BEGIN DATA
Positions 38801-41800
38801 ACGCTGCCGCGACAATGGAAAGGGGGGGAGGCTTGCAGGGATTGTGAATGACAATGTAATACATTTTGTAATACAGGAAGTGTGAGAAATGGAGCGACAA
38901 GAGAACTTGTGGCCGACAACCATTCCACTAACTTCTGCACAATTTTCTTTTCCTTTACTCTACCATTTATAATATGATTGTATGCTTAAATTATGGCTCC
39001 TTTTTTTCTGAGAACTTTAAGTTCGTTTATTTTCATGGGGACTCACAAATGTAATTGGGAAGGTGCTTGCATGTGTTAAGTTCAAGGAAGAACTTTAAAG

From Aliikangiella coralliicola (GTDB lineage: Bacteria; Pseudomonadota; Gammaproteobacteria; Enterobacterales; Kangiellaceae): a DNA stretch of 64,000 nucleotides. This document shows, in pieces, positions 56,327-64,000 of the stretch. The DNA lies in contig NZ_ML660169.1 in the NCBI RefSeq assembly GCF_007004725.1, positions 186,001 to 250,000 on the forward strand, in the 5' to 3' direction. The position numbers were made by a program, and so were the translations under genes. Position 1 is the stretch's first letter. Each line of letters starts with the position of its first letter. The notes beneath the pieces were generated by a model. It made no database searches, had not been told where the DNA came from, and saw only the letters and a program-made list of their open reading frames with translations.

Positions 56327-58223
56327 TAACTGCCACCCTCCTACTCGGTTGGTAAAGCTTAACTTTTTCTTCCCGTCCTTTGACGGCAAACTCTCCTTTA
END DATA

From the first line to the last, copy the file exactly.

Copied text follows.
Positions 38801-41800
38801 ACGCTGCCGCGACAATGGAAAGGGGGGGAGGCTTGCAGGGATTGTGAATGACAATGTAATACATTTTGTAATACAGGAAGTGTGAGAAATGGAGCGACAA
38901 GAGAACTTGTGGCCGACAACCATTCCACTAACTTCTGCACAATTTTCTTTTCCTTTACTCTACCATTTATAATATGATTGTATGCTTAAATTATGGCTCC
39001 TTTTTTTCTGAGAACTTTAAGTTCGTTTATTTTCATGGGGACTCACAAATGTAATTGGGAAGGTGCTTGCATGTGTTAAGTTCAAGGAAGAACTTTAAAG

From Aliikangiella coralliicola (GTDB lineage: Bacteria; Pseudomonadota; Gammaproteobacteria; Enterobacterales; Kangiellaceae): a DNA stretch of 64,000 nucleotides. This document shows, in pieces, positions 56,327-64,000 of the stretch. The DNA lies in contig NZ_ML660169.1 in the NCBI RefSeq assembly GCF_007004725.1, positions 186,001 to 250,000 on the forward strand, in the 5' to 3' direction. The position numbers were made by a program, and so were the translations under genes. Position 1 is the stretch's first letter. Each line of letters starts with the position of its first letter. The notes beneath the pieces were generated by a model. It made no database searches, had not been told where the DNA came from, and saw only the letters and a program-made list of their open reading frames with translations.

Positions 56327-58223
56327 TAACTGCCACCCTCCTACTCGGTTGGTAAAGCTTAACTTTTTCTTCCCGTCCTTTGACGGCAAACTCTCCTTTA